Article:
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4 Ways to Provide Meaningful Encouragement post image

My guess is that right about now, you could use some encouragement. Not meaningless cheerleading, but some well considered, well-timed, well-meaning “You’ve got this and here’s how I know…”

In fact, I’d be willing to bet that the next five people you encounter could use some meaningful encouragement too. No matter how confident people appear on the outside, chances are they could use some encouragement to bolster their insides.

The Powerful Encouragement of a “Stranger”

Shep Hyken, bestselling author, keynote speaker, and past president of the National Speakers Association (NSA), was a stranger the day he offered me some best-in-class encouragement as I stepped off the stage at the International Customer Service Association conference. Now he’s a friend.

Sure I had done a lot of speaking before, but only to internal Verizon crowds or to my outsourced call centers where I was “the client.” This was different–no built in credibility. I wondered how my message would play outside the safety of my familiar world.

Shep smiled:

“Great job. When are you leaving Verizon to do this full time?”

“OMG Did I say that from the stage,” I cringed, worried I might have inadvertently let out the secret I had yet to admit to myself.

“No. But it’s obvious this is what’s next for you. Let me know how I can help. You should join the NSA. Call me when you’re ready to go and I’ll help.”

I did and he did.

“What advice do you have for how I can improve my speech?” I asked… and braced myself for the long list.

“Next time I’ll listen with that in mind. But for now, just never end with questions. Close powerfully and exit. If the client wants questions, exit and then come back.”

Powerful, simple advice. Thank goodness he refrained from the list of 37 things I now know I could have done better in that speech.

4 Ways to Provide Meaningful Encouragement

  1. Meet them where they’re vulnerable. Timing matters. Shep grabbed me right after I stepped off the stage when I most needed a thumbs up. Great encouragement is a metaphorical hug.
  2. Help them envision a future self. Sometimes we can see more in people than they ever thought possible. Great encouragement is about possibility and potential.
  3. Offer support. Great encouragement comes with investment. “I believe in you so much, I’m willing to help.”
  4. Coach with care. Yes, offer feedback but don’t overwhelm. Great encouragement breaks down what’s next into attainable steps.

Winning Well leaders seek out opportunities to encourage.

Who in your life could use some encouraging support?

Winning Well in the News

In addition to our Winning Well speaking tour, David and I are having a blast talking with the media. Here are a few of our latest gigs.

school for startupsI was delighted to talk Winning Well on  School For Start Ups Radio.

And David had a blast in his interview with The Experience Pros.the experience pros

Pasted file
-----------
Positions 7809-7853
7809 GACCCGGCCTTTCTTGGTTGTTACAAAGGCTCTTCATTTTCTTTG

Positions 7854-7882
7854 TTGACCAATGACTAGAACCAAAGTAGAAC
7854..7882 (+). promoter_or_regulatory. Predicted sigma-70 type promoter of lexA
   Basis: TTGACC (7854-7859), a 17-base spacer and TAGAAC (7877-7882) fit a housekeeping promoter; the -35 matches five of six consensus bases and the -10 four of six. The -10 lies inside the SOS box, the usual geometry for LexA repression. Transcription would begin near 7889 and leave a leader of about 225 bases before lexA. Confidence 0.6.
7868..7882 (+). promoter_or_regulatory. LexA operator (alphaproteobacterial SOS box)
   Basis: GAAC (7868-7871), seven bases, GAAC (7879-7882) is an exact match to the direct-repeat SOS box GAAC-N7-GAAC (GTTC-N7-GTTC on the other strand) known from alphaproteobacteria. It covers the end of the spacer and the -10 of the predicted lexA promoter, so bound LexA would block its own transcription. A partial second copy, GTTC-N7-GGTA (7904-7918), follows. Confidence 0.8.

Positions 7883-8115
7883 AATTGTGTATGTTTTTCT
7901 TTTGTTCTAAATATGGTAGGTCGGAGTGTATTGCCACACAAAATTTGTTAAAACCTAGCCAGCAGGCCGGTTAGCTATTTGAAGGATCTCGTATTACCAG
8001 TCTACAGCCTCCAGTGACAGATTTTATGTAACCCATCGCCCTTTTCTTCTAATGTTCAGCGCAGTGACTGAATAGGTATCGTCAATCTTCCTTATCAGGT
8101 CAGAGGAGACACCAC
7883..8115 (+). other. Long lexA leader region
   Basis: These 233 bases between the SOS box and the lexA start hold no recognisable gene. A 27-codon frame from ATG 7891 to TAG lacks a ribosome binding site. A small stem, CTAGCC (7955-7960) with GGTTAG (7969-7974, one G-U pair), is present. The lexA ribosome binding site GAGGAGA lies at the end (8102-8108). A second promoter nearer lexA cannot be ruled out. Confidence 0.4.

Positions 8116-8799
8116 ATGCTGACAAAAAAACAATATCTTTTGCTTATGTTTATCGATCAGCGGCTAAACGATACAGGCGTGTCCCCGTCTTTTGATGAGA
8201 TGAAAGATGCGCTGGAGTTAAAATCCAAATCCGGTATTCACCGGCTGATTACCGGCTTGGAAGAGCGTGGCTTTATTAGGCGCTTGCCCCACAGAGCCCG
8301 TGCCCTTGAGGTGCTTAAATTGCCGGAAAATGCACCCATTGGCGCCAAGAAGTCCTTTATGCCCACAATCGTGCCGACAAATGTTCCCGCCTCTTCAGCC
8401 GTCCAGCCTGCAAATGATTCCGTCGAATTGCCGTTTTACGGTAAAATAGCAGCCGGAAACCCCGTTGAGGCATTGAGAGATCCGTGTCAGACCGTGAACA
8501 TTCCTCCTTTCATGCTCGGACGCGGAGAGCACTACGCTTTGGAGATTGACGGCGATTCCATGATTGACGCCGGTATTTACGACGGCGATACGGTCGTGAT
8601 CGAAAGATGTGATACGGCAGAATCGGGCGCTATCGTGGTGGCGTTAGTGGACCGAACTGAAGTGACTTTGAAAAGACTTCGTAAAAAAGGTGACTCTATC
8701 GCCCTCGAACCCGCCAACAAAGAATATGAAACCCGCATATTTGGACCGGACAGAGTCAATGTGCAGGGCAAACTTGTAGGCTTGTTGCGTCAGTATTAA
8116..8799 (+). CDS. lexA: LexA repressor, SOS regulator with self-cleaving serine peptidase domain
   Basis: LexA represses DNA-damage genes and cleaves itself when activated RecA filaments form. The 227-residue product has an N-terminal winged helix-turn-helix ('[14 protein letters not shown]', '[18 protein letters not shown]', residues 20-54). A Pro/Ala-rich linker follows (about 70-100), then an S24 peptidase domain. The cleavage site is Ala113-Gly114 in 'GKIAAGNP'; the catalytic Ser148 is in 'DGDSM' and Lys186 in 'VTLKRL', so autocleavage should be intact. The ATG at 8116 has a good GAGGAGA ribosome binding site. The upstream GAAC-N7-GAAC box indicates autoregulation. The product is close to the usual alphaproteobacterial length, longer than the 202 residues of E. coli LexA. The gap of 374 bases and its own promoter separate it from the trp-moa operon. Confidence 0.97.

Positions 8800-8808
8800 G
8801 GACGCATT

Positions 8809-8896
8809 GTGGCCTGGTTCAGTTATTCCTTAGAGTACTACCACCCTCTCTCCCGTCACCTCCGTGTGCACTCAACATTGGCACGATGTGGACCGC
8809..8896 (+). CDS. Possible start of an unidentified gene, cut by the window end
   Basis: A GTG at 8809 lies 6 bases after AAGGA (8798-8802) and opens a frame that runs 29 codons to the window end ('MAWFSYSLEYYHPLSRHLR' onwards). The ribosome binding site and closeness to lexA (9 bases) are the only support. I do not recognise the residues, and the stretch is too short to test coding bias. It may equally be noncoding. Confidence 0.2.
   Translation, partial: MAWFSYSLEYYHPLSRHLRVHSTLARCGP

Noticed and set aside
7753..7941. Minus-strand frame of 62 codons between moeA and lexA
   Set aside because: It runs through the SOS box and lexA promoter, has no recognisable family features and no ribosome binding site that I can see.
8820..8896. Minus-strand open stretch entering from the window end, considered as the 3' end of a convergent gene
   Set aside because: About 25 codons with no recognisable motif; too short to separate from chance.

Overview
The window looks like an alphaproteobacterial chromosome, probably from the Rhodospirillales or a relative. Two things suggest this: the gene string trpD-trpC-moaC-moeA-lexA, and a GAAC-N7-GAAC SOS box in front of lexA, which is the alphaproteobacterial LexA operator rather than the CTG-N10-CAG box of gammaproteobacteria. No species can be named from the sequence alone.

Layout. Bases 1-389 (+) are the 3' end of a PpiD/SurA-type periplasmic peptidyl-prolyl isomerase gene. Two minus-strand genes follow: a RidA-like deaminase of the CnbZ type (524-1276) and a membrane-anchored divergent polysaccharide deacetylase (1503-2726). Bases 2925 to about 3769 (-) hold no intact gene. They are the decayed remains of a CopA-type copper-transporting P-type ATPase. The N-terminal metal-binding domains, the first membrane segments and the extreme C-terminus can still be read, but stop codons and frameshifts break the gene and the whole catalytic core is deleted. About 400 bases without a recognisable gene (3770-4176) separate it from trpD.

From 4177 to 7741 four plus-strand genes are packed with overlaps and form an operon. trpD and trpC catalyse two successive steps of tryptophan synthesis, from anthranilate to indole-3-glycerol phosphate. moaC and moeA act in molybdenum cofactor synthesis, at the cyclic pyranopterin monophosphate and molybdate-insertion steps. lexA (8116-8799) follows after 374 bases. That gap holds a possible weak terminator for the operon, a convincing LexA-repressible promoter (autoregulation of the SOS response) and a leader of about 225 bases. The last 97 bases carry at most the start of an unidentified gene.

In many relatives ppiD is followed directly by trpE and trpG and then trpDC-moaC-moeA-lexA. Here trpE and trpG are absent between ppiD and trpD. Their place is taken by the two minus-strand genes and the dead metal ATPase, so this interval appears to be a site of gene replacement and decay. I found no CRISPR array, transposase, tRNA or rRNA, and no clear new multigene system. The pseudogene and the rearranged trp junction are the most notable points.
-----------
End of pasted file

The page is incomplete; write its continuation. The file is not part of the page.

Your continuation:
And for my call Center Peeps, see my ICMI video interview How to Be a Better Contact Center Manager. If  you’re considering heading to the ICMI conference in Long Beach you can use my code WinWell to receive $200 off the conference registration.

 

Your turn. What kinds of encouragement do you find the most meaningful?
Filed Under:   winning well
 
 
Karin Hurt
Karin Hurt
Karin Hurt helps leaders around the world achieve breakthrough results, without losing their soul. A former Verizon Wireless executive, she has over two decades of experience in sales, customer service, and HR. She was recently named on Inc's list of 100 Great Leadership Speakers, AMA's 50 Leaders to Watch in 2015, & Top Thought Leader in Trust by Trust Across America. She’s the author of 2 books: Winning Well: A Manager's Guide to Getting Results-Without Losing Your Soul and Overcoming an Imperfect Boss.
 

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What People Are Saying

Woody Till   |   15 April 2016   |   Reply

Karen,

You seem to have a knack of saying the right things at the right time. You are so right about needing encouragement whether it be from a coworker, stranger, or a friend. No matter how confident you think you are a few words of encouragement can make your day. Encouragement also has secondary benefit in that it makes the receiver want to do more for the encourager. I know if I need it then there are others that do also. I intend to put this to work today. Thanks for sharing this great post.

Woody

Karin Hurt   |   18 April 2016   |   Reply

Woody, Thanks so much for the encouragement! So glad you found it useful AND that you let me know.

LaRae Quy   |   15 April 2016   |   Reply

What great advice, Karin! And I can truly see where you are a natural born speaker.

Another thing I would add is passion—and you obviously have passion for what you are doing. It shows! And nothing can replace that…

Karin Hurt   |   18 April 2016   |   Reply

LaRae, Thanks also for your encouragement. Ahhh, yes I’m just a little passionate about growing leaders ;-)

Mahendra   |   16 April 2016   |   Reply

I got this piece of advise at the time when it is required for me. Great article.

Karin Hurt   |   18 April 2016   |   Reply

Mahendra, I’m so very glad! Thank you.

Alli Polin   |   17 April 2016   |   Reply

Great story and example, Karin. I’ve learned that some of the most powerful encouragement is not only from the heart and caring but also concise. No need to ramble and pile on. My approach is to start with “you are…” and tell them who I see. No rah-rah needed.

~ Alli

Karin Hurt   |   18 April 2016   |   Reply

Alli, So true and thank you! David and I were just talking about some of the best encouragement he received as an early blogger. “You are a good writer. You should keep doing that.” Concise. Memorable. Powerful and Useful.